Many EMILIN1 functions are regulated by the ligand-receptor interaction of the gC1q domain. The structure of gC1q of EMILIN1 solved by NMR highlights unique characteristics compared to other gC1q domains: an insertion of nine residues disrupts the ordered strand organization and forms a highly dynamic protruding loop [112]. In this loop the residue E933 is the site of interaction between gC1q and the α4β1 and α9β1 integrins [112], and contrary to integrin occupancy that usually upregulates cell growth, in response to gC1q-integrin binding the cells reduce their proliferative capacity [113].

The EMILIN1 integrin receptors α4β1 and α9β1

Integrins α4 and α9 share 39% amino acid identity, both bind the β1 subunit and exert distinct as well similar functions in vivo [114]. α4 and α9 have several common ECM ligands, such as FN, ostepontin, TSP-1 and EMILIN1 [115]. Differently to many other integrins, α4 and α9 bind to the ligands in a RGD independent manner.

α4β1 is expressed on the surface of several cell types of the hematopotietic lineage, including lymphocytes, monocyte/ macrophages and eosinophils (but not neutrophils), in which it drives proliferation, survival and migration [116]. Contrary to common beliefs that consider α4β1 an exclusive leukocyte integrin, there is a compelling evidence that this receptor is widely expressed in several normal tissues including brain, heart, kidney, lung, muscle, liver, prostate, skin as their tumor counterparts [117]. α4β1-dependent interactions, extensively studied in hematopoietic cells, have shown that the initial and intermediate stages of cell adhesion, i.e. attachment and spreading, are supported, whereas focal adhesion and stress fiber formation, characteristic of strong cell adhesion, are rarely if ever observed [118]. Intermediate states of adhesion favor cell motility and cell migration is diminished in cells exhibiting strong adhesion [119]. Thus, whereas α5β1 in focal complexes mediates cell substratum adhesion stabilizing it [120], α4β1 promotes lamellipodia formation independent of focal adhesion complexes [121].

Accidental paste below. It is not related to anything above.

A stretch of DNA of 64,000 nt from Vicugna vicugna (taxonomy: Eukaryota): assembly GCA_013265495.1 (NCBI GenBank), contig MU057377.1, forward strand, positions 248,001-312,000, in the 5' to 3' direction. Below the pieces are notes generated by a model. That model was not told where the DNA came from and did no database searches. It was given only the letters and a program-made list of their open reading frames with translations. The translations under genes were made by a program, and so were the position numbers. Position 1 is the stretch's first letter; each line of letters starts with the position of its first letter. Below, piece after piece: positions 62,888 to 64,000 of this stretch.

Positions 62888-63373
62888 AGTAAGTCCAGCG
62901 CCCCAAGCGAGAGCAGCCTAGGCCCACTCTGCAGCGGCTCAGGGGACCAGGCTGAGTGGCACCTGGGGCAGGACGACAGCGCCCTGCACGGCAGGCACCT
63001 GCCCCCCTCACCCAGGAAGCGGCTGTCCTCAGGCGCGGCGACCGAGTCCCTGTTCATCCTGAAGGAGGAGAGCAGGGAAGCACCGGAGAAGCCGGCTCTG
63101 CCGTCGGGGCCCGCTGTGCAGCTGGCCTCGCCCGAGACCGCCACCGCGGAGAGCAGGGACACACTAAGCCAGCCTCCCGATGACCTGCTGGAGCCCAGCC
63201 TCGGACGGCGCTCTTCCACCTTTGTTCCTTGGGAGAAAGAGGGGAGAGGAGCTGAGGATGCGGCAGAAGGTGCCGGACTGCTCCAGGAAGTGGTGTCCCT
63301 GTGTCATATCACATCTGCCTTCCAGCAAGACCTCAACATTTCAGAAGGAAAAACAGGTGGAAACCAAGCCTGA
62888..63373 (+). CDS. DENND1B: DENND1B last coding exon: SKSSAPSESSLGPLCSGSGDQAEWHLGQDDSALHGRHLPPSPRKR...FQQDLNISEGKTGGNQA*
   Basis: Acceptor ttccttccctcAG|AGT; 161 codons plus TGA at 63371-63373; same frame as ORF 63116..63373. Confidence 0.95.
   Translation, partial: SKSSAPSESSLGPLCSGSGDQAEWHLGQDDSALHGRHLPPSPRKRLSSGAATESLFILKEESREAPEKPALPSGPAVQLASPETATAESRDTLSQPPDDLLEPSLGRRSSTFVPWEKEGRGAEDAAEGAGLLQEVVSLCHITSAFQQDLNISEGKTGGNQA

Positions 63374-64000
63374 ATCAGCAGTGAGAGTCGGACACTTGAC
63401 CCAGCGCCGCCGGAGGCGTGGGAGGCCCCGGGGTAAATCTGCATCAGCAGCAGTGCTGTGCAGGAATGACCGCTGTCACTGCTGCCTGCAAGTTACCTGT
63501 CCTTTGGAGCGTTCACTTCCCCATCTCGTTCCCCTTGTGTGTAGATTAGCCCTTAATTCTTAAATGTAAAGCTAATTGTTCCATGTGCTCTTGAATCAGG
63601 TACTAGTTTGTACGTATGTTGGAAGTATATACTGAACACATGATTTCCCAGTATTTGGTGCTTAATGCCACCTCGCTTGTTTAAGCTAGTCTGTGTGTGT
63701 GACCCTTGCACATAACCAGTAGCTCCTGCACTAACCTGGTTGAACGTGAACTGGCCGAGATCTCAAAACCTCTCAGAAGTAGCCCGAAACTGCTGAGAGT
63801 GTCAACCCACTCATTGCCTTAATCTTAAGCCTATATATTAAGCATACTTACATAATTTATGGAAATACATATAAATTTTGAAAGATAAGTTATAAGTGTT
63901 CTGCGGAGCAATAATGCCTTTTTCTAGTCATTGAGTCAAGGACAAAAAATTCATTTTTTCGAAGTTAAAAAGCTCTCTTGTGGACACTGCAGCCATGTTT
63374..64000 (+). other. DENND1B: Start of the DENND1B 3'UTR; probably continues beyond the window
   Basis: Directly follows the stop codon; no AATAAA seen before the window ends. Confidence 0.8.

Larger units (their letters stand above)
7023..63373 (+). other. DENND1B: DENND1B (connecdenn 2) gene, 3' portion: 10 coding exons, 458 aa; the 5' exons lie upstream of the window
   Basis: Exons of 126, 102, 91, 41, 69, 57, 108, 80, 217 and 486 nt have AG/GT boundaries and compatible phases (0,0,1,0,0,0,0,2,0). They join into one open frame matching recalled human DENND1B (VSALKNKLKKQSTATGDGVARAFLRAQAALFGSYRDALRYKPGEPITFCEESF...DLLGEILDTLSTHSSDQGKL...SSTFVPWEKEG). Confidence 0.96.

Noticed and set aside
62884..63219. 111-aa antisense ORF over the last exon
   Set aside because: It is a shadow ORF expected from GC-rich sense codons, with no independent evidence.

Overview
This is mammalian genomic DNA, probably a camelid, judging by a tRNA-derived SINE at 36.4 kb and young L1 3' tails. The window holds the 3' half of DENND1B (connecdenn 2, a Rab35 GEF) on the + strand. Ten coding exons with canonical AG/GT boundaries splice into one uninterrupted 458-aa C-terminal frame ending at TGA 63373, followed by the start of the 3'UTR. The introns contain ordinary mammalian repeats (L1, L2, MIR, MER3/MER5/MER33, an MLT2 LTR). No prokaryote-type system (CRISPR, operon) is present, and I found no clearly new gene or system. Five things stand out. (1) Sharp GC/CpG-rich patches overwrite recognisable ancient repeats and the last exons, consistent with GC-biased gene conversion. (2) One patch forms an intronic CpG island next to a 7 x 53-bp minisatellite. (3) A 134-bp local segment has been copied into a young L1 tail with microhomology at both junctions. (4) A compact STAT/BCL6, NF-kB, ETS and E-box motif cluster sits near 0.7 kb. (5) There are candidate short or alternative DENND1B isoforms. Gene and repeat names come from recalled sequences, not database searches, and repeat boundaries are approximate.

As stated before, the interaction between CS1 and integrin α4β1 plays an important role in adhesion and proliferation. This is particularly true in B-chronic lymphatic leukemia cells: when expressing both integrin α4 and CD38, the cells adhere to CS1 in a very efficient manner and are resistant to serum-deprivation-induced and spontaneous apoptosis [122]. When interacting with osteopontin, α4β1 can positively regulate macrophage survival and migration, suggesting an important role in the biology of these cells frequently associated with tumor microenvironment [123]. α4β1 is important in tumor progression because it indirectly helps metastatic cells to disseminate: its expression by proliferating lymphatic endothelial cells (LECs) and the ligand FN promote tumor-induced lymphangiogenesis as well as tumor metastasis to lymph nodes (LNs) [124].